Definition of “systemic” -- refers to something that is spread throughout, system-wide, affecting a group or system such as a body, economy,
market or society as a whole (definition obtained from Wikipedia).
.
20
Department of Defense – OSD –Policy
DoD Instruction 5010.40, Managers’ Internal Control Program
What
DoD Instruction 5010.40,
Managers’ Internal Control
Program Procedures
• Established to:
– Review, assess, and
report on the effectiveness
of internal controls
– Identify and promptly
correct ineffective internal
controls, and
– Establish internal controls
when warranted
How
• Develop a Managers’ Internal Control Program that concludes with
the Component Head or Principal Deputy annually reporting
reasonable assurance on effectiveness of internal controls
• Segment into organizational assessable units and maintain an
inventory of these assessable units
• Assign internal control responsibility to leadership and provide
adequate training
• Report on whether internal controls provide reasonable assurance
• Track corrective actions
• Fully disclose material weaknesses
• Generate and maintain thorough documentation of activities
OSD Validation of Documentation Supporting Internal Control Activities
An “effective” Managers’ Internal Control Program includes review of program, operational, and
administrative controls in functional DoD reporting categories – not just those identified by the internal
auditors and/or the reporting of “low hanging fruit”
21
What is New?
Assessment of Acquisition Functions Under OMB Circular A-123
What
How
• Office of Federal Procurement Policy in
OMB published guidelines for internal
control reviews of acquisition functions
– Requirement to integrate the
internal control review of
acquisition with the existing internal
control assessment and annual
SOA reporting process
– For first year of implementation,
only the Components that report an
annual SOA directly to the Secretary
of Defense are required to complete
the acquisition assessment
• To conduct assessment of internal controls over
acquisition functions, a “DoD Assessment of Internal
Control over Acquisition Functions Template” has
been created
– For assessment of control environment, standards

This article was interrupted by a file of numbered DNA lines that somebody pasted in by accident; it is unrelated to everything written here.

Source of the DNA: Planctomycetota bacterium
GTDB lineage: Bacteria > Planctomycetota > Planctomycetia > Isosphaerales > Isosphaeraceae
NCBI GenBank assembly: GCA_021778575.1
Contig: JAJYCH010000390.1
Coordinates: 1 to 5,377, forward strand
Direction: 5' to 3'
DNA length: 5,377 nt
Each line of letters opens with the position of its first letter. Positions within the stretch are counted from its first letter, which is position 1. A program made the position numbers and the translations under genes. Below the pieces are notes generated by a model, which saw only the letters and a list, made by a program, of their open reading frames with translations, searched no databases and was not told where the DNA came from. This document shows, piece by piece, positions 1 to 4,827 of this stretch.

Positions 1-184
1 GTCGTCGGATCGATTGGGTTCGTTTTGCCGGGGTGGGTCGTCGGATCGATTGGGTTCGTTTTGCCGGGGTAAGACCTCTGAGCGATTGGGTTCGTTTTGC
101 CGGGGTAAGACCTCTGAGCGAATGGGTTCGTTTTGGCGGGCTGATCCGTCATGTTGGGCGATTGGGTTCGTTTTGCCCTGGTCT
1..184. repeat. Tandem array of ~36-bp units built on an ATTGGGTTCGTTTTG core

and objectives have been embedded into the
template
– The template includes a column to document the
risk to properly implement the standard or
objective and the identification of control activities
to include policies and procedures that help
ensure the necessary actions are taken to address
the risk
DoD Assessment of Internal Control Over Acquisition Functions
Cornerstones
Template
Organizational
Alignment and
Leadership
Control
Environment
What are the
standards or
objectives that set
the tone or provide
structure?
Risk Assessment
Control Activities
What are the relevant
risks to properly
implement the
standards/objectives?
What are the policies
and procedures that
help ensure the
necessary actions are
taken to address
risk?
Monitoring
What monitoring
activities or separate
evaluations are in place
to assess performance
over time?
22
What is New?
For this reporting year,
Components will not be
scored on this new
requirement.
FFMIA Internal Controls Over Financial System Process (ICOFS)
What
• Requirement to conduct FFMIA
ICOFS assessments and to report
results annually in the SOA
• FFMIA requires that the Component’s
Integrated Financial Management
System be compliant with (substantial
compliance requirements):
– Federal system requirements;
– Federal accounting standards;
and
– U.S. Standard General Ledger at
the transaction level
Criteria
How
• Compliance with this requirement is accomplished through the
documentation of the substantial compliance requirements
• FFMIA compliance is determined through testing and evaluation by
an objective internal or external resource
• Compliance testing is performed in accordance with the Government
Accountability Office’s Financial Audit Manual (Section 300 of Volume
1, and Section 700 of Volume 2)
• FFMIA compliance test results should be retained for no less than 3
years
• Head of Component is responsible for preparing, maintaining, and
executing an Integrated Financial Management System Improvement
Plan when there is moderate risk of non-compliance
• The Head of each Reporting Entity is responsible for reporting the compliance of the Entity’s
Integrated Financial Management System (IFMS) with FFMIA, OMB Circular A-127, and Chapter 3 of
Volume 1 of the DoDFMR
• The IFMS is a unified set of financial systems and financial portions of mixed systems that encompass
the software, hardware, personnel, processes, procedures, controls and data necessary to carry out
financial management functions, and management of financial operations
23
MICP Requires Self-Reporting
“What Are the Qualities Necessary for You to Be Successful as a Military Leader,”
• “Challenge conventional wisdom and call things as you see them to subordinates and superiors alike”
• “As an officer if you blunt truths or create an environment where candor is not encouraged, then